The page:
Having an ‘app’ for event support is rapidly being seen as the norm but the key word in this sentence is ‘support’. The App trap is an easy one to fall into and at worst is simply a scaled down version of the conference website.
Apps can be expensive, they can also be relatively inexpensive. As with creating a conference or event, the place to start is by setting out the purpose and objectives that you want the app to deliver. If for example you simply want to be seen to be offering a conference related app, that’s fine but don’t pay more than a few hundred pounds for what will be a basic information download. If you want the app to be a key component of the event to send and receive information to delegates you’ll need extensive functionality, build time and testing and a healthy budget in four or five figures.
Type of platform
You’ll need to decide what platforms to service iOS and Android is a must, Blackberry and Windows a consideration. And whether you need to provide a web based or offline solution.
The key consideration is the needs of your delegates and of all the possible functionalities available which will deliver most value to your audience? An app can also deliver vital intelligence back to the organiser but this will rely on your audience being willing to proactively use the app and see it as a vital component of the conference.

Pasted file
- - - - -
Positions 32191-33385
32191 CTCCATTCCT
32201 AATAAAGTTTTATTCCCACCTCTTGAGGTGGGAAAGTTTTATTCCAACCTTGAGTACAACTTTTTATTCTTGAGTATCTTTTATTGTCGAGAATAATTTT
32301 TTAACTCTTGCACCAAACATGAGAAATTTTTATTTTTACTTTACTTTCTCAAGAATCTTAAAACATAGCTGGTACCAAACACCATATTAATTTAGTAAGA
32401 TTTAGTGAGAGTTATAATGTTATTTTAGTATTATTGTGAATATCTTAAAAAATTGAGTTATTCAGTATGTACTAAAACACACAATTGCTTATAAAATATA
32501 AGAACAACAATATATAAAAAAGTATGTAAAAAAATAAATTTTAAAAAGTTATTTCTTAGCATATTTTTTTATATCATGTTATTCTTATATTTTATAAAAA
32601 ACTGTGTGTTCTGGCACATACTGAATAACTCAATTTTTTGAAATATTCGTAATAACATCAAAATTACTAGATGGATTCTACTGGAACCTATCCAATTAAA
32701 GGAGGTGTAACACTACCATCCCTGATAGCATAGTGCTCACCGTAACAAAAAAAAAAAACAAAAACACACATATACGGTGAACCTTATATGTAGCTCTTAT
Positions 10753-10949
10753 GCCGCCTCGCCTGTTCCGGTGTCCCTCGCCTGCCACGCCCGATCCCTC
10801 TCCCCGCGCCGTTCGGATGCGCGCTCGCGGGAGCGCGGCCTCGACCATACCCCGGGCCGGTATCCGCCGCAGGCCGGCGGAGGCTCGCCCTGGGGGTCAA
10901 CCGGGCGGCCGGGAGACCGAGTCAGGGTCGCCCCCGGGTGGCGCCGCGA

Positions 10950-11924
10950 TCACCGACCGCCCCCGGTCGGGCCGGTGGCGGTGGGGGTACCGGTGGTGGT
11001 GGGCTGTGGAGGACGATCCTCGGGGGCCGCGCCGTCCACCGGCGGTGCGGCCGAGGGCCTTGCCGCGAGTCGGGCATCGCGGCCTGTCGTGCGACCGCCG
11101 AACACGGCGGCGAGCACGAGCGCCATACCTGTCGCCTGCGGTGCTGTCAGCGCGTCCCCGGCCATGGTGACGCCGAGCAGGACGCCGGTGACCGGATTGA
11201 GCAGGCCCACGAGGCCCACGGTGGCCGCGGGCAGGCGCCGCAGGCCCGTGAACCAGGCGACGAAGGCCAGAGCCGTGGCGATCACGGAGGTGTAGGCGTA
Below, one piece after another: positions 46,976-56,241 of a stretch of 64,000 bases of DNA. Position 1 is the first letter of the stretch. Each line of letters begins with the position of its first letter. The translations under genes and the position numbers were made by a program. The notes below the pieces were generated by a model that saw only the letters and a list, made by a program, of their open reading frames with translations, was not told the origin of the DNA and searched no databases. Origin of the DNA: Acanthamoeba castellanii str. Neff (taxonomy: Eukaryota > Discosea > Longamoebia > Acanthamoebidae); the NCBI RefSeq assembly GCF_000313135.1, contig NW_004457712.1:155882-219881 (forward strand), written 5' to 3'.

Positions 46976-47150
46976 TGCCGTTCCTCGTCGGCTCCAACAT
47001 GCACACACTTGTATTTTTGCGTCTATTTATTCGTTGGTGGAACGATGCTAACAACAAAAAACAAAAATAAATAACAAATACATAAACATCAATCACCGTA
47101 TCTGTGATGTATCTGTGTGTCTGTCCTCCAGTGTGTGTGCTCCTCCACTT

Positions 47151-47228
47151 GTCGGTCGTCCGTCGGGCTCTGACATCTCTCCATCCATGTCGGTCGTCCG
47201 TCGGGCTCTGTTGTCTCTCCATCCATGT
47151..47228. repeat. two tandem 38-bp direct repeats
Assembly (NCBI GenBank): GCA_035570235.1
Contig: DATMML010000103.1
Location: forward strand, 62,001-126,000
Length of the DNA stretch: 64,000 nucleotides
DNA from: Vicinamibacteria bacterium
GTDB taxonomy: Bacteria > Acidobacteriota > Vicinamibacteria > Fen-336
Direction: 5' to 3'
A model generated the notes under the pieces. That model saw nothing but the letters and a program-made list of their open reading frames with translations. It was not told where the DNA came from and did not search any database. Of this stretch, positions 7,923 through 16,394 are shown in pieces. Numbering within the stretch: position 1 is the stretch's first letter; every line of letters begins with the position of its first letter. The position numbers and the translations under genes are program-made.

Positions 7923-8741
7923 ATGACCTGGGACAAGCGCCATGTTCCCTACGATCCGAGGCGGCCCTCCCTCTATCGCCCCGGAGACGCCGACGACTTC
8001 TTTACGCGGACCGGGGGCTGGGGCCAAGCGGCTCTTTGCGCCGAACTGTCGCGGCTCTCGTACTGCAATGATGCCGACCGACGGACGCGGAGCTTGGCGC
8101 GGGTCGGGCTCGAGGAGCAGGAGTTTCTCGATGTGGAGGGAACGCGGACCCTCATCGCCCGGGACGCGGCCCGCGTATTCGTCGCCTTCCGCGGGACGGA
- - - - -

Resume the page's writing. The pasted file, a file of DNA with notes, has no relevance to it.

Somewhere between the two extremes of a basic info only app and a sophisticated multi-functional bespoke solution is a hybrid that serves up key information onto the users smartphone or tablet, encourages networking between the conference delegates and enables one to one meet ups, sends push notification messages to delegates to advise on timing changes, alerts for key activities and reminders of special offers, and gathers feedback and evaluation on behalf of the organisers.
Marketing the app effectively is essential. Allowing delegates time to familiarise themselves with the app’s features and benefits will help towards fully maximise the return on investment.
Campaigns can be developed for pre event activity including registration and speaker updates, at the event use for audience engagement and post event activity including the vital evaluation survey.
We’d suggest releasing the app to delegates at least 1 month before the event. Send regular pre-event content to encourage use and talk to your supplier about creating a branded video tutorial to host on the conference website explaining to delegates how the app supports them in meeting their objectives for attending the event.
And finally there is augmented reality (AR) the natural successor to QR codes. With an augmented reality app, you can bring a static print ad to life, or watch a movie trailer by pointing your smartphone camera at a poster, or discover nearby establishments and landmarks with your mobile device.
We are grateful to our friends at Green Gorilla Apps Ltd for their critique and input to this blog.